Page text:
What happens when six professional artists from different disciplines offer their support and guidance to nine aspiring creative teens?
Louie, I think this is the beginning of a wonderful mentorship.
Since 2004, the New Bedford Art Museum/Artworks! has sponsored the Teen Artist Internship Program, created to inspire and educate high school juniors and seniors who have expressed an interest in pursuing a career in the fine arts.
TAIP offers would-be artists the opportunity to work with mentors, experience what it’s like to maintain a personal studio, and engage in long-term art projects that require dedication and patience.
Since TAIP’s inception, many of the local teens have continued their art education at a number of regional colleges including UMass Dartmouth, Boston University, Rhode Island School of Design, Massachusetts College of Art and many others.
Each annual mentorship culminated in an exhibition at the museum, allowing the teenagers to share their work with the public alongside the art of their tutors.
Mentor painter Roy St. Christopher Rossow, attending for the third time, worked with two students, Emma Almedia and Kerin Lacroix, both of whom have an affinity for manga and comics.
Working in a hyper-realistic mode, Rossow was able to help both focus on the basics of drawing, composition and lighting. Almedia, who was inspired by the One Punch Man anime, created a series of sequential art images that reflect a sensibility that, with further discipline and effort, could lead to a career in the field.
Similarly, Lacroix used Rossow’s insights to hone his skills to pursue a career in comics.
Student Avary Amaral was mentored by designer, painter and photographer Sheila Olivera. Both exhibited multi-faceted collages and the creative connection between the two is evident. Both show the faces of young women amidst a sea of different visual elements. Olivera’s “Dress Maker’s Daughter” is a reflection on her days as a seamstress in her father’s clothing factory.
Amaral’s “Welcome to the Unknown” more than holds its own, featuring a heart on one side of the woman’s collar and a skull on the other. Surprisingly and happily, there is also a wave borrowed from the great Japanese painter Hokusai.
Mentor Diana Arvanites, a multidisciplinary artist, exhibits Silver Lining, an elegant and simple geometric mixed media work. She worked with Tiara Hatchett, a student at New Bedford High School, encouraging her to explore different papers and fluid drawing techniques.
This exploration led to Hatchett’s The Inner and Outer Layers, made with Sharpie, gel pen, and acrylic paint.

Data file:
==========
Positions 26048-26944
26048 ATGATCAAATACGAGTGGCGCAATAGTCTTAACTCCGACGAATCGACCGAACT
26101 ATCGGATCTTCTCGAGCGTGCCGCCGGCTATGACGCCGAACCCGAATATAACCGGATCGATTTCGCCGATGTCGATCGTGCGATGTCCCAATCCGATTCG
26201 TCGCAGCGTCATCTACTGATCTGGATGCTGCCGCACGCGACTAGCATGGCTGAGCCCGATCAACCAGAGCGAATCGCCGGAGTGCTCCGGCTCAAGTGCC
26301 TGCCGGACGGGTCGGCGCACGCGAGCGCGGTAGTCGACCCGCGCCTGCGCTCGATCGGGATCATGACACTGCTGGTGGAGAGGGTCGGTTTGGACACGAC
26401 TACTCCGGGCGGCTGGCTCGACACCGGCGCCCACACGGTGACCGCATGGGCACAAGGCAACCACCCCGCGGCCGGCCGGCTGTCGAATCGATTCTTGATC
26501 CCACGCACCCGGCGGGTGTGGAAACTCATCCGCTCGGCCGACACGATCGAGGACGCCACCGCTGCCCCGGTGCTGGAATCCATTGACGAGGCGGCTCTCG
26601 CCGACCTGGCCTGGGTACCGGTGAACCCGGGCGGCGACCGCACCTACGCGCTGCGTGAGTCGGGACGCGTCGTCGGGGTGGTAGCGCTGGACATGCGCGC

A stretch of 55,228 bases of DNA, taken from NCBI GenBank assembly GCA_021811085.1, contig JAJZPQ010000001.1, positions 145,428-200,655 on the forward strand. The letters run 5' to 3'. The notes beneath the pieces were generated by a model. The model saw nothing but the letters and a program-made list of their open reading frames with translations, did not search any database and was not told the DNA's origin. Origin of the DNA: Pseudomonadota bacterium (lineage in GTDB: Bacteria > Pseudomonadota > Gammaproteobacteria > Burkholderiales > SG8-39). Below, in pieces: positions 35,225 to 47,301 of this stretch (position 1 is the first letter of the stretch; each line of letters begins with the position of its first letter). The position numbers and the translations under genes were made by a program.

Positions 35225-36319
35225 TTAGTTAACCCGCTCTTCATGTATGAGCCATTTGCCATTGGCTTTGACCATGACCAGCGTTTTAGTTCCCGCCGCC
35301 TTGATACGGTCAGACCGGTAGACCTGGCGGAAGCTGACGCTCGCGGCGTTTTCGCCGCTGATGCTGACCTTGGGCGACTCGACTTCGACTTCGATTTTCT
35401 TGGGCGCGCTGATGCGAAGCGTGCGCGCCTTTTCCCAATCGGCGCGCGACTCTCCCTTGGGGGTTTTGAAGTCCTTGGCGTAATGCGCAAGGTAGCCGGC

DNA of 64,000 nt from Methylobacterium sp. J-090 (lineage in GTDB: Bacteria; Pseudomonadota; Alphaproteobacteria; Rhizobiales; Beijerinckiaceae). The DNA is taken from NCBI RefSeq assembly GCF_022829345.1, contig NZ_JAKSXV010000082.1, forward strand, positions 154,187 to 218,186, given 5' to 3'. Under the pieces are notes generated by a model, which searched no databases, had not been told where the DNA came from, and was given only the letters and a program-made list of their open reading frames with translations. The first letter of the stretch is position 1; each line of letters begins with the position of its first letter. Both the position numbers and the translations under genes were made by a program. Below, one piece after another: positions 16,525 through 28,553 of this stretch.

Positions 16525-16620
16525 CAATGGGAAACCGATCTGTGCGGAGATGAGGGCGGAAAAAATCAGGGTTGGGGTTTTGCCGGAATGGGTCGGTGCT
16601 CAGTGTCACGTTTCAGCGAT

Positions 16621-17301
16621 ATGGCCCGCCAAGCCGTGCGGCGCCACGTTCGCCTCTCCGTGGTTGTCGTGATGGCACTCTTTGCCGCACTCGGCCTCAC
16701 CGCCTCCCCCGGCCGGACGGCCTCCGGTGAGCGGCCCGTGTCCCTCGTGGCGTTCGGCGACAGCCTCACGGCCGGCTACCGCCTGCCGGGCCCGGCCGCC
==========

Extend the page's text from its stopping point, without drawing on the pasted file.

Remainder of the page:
At first glance, it appears to be just blue squiggles over a bear’s faint silhouette, but a closer look reveals there’s much more to it.
Painter/printmaker and gallery owner (and 11-time TAIP mentor) Judith Klein tutored Kaylee Tillson, who is exhibiting a charcoal self-portrait and three separate works entitled View from the Studio. One is an acrylic painting, the other two are woodcuts, one in black and white, the other in full color.
The view is of Clark’s Cove visible from Klein’s Kilburn Mills studio and gallery. Tillson received a valuable lesson in both the use of different techniques and the need to constantly re-explore subjects.
Olivia Baldwin, a painter, weaver and sculptor, was a mentor to Adryana Climbron and Arianne Driscoll. Climbron features an adorable portrait of a smiling girl interacting with a butterfly, bumblebee, beetle, spider and ladybug. It is not an etymological study. It’s a picture of youthful exuberance.
Driscoll notes that Baldwin gave her the opportunity “to explore all kinds of mediums, including acrylic and clay”. Significantly, this dilettantism led her to “just let go and just embrace art”.
Driscoll’s It’s Not Me, a digital painting, is intriguing and portends her future, whether it is or not.
Devin McLaughlin (aka Nevid) is a painter who works at Hatch Street Studios and he mentored Kaili Stys and David Thompson, both students at Dartmouth High School.
Stys would love to work as a video game designer or comic book artist, and Thompson has similar interests, noting his love for the Marvel Cinematic Universe and creating his own superheroes and villains. With some knowledge of McLaughlin’s personal artwork, he is the ideal mentor for both of them.
Congratulations to all TAIP students on their first museum exhibition and thanks to all mentors who encouraged young artists to follow their dreams.
TAIP: Artful Identities is on view through April 3 at the New Bedford Art Museum/Artworks!, 608 Pleasant St., New Bedford.